By MireilleGuillot and Steven P.Miller
White matter injury (WMI) represents a frequent form of parenchymal brain injury in preterm neonates. Several dimensions of WMI are recognized, with distinct neuropathologic features involving a combination of destructive and maturational anomalies. Hypoxia-ischemia is the main mechanism leading to WMI and adverse white matter development, which result from injury to the oligodendrocyte precursor cells. Inflammation might act as a potentiator for WMI. A combination of hypoxia-ischemia and inflammation is frequent in several neonatal comorbidities such as postnatal infections, NEC and bronchopulmonary dysplasia, all known contributors to WMI.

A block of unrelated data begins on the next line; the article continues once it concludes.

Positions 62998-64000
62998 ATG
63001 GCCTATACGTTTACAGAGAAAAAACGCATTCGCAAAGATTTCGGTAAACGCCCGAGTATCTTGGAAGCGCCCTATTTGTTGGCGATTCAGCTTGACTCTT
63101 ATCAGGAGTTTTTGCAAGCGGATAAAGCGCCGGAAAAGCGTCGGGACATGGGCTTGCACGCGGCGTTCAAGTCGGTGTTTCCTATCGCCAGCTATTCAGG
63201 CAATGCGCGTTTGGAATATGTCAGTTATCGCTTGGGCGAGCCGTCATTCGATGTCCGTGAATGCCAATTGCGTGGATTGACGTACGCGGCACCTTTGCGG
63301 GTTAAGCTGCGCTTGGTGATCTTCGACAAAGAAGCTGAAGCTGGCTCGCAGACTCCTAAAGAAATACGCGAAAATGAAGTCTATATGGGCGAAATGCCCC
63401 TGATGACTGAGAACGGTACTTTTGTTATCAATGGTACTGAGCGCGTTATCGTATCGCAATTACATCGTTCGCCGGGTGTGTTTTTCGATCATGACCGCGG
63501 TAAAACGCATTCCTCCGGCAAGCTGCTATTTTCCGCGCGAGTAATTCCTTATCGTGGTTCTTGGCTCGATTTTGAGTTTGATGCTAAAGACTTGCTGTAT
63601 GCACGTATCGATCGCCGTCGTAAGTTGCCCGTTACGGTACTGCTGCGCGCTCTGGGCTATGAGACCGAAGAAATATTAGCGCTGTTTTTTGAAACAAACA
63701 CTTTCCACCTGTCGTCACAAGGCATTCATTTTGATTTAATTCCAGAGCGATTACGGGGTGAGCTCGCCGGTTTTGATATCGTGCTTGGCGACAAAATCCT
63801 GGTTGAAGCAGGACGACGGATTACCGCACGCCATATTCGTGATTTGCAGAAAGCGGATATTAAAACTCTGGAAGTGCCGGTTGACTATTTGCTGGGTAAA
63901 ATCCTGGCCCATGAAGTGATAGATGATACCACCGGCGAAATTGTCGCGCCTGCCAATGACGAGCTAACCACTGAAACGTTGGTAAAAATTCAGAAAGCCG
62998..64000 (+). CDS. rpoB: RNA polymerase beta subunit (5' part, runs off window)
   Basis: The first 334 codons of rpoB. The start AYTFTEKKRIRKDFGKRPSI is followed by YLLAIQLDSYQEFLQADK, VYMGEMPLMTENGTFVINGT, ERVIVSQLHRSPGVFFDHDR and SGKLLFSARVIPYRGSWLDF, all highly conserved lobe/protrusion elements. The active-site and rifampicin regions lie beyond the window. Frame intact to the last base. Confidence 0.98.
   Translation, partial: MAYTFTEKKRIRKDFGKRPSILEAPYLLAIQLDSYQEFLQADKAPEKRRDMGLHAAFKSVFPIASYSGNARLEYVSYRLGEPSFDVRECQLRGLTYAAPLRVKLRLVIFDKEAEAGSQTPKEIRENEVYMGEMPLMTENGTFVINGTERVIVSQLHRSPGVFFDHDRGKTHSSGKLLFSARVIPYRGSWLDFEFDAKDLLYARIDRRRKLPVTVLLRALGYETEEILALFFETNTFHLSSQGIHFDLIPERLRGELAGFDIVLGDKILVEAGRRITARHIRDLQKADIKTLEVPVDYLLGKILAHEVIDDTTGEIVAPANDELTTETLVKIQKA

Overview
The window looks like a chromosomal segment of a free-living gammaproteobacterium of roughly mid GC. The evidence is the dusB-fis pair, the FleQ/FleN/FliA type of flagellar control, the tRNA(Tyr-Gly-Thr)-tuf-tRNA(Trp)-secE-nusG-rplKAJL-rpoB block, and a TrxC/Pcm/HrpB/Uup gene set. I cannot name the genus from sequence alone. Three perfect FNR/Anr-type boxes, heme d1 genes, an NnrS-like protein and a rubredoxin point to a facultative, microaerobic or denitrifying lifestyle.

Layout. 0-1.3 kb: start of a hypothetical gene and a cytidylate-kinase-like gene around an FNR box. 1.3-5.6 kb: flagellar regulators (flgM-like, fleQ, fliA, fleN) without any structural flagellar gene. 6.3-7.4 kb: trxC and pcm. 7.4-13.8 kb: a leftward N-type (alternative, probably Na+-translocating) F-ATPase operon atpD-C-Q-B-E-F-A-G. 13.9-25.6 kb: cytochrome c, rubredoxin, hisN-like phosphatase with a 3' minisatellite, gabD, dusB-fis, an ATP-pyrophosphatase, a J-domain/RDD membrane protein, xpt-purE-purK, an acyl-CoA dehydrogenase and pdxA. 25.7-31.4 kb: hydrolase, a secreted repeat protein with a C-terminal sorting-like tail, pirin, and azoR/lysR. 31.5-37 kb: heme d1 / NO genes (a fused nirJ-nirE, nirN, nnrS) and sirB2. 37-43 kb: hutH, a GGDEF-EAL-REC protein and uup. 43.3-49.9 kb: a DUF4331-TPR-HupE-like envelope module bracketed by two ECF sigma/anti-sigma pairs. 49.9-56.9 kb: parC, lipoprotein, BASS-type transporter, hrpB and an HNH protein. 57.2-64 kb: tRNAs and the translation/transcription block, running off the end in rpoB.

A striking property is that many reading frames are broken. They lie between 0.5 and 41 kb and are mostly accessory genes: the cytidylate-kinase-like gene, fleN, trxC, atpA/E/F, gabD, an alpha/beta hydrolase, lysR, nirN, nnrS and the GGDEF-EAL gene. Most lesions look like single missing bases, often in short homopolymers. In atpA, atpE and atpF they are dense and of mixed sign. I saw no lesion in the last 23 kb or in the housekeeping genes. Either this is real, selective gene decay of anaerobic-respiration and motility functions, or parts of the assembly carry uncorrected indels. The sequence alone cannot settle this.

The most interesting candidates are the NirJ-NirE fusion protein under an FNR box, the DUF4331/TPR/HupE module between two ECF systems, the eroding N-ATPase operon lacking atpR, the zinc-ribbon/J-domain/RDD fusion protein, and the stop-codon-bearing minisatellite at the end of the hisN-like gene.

White matter injury is an important predictor of adverse neurodevelopmental outcomes. When WMI is detected on neonatal brain imaging, a detailed characterization of the injury (pattern of injury, severity and location) may enhance the ability to predict outcomes. This clinically-oriented review will provide an overview of the pathophysiology and imaging diagnosis of the multiple dimensions of WMI, will explore the association between postnatal complications and WMI, and will provide guidance on the signification of white matter anomalies for motor and cognitive development.